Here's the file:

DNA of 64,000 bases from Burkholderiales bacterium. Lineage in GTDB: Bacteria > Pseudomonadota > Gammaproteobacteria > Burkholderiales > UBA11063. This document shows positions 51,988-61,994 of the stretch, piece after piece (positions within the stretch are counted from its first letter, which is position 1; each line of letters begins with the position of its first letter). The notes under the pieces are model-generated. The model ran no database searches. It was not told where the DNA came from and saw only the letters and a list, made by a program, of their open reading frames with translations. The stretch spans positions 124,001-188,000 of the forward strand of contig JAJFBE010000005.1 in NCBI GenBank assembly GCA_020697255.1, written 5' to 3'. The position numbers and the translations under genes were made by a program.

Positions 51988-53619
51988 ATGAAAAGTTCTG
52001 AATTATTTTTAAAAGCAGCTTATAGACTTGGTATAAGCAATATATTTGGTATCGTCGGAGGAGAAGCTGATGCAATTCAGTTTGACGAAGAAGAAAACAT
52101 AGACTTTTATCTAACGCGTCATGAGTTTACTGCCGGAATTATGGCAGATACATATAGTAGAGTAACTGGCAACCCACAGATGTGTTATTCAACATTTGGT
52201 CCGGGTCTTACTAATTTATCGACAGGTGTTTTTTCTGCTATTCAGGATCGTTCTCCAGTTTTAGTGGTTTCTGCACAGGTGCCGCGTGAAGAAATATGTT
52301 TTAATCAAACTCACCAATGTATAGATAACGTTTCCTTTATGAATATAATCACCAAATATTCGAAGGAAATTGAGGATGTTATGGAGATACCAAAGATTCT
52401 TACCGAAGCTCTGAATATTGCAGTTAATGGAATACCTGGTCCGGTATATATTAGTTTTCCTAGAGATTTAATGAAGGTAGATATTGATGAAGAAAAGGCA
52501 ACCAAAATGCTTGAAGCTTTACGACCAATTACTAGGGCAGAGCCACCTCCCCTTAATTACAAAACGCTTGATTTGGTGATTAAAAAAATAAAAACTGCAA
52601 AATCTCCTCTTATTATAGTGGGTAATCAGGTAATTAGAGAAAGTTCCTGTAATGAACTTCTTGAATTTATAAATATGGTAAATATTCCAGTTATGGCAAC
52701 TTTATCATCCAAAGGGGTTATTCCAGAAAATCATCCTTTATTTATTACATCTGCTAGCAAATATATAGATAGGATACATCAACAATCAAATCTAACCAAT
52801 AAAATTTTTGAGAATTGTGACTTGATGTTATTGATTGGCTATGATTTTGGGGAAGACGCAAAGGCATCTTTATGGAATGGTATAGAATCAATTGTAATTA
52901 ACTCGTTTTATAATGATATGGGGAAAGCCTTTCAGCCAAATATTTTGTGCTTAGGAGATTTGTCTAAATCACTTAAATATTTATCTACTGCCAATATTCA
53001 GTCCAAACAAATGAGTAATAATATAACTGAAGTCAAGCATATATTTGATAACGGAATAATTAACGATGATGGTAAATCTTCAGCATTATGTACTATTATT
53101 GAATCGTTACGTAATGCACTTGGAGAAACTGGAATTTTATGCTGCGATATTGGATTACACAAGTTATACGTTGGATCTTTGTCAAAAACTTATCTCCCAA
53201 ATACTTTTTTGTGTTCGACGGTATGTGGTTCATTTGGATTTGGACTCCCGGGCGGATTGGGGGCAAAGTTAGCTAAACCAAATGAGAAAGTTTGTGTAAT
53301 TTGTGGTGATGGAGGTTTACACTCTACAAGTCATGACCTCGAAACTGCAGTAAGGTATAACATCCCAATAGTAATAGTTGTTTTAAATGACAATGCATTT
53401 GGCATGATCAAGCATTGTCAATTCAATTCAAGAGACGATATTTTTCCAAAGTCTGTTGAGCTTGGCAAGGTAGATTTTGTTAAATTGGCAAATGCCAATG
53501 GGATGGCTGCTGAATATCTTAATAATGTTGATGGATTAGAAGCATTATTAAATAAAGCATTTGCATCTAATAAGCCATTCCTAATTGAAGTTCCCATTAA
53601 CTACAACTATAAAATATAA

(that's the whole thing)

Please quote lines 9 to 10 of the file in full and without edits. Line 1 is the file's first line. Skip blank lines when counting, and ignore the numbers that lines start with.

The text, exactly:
52501 ACCAAAATGCTTGAAGCTTTACGACCAATTACTAGGGCAGAGCCACCTCCCCTTAATTACAAAACGCTTGATTTGGTGATTAAAAAAATAAAAACTGCAA
52601 AATCTCCTCTTATTATAGTGGGTAATCAGGTAATTAGAGAAAGTTCCTGTAATGAACTTCTTGAATTTATAAATATGGTAAATATTCCAGTTATGGCAAC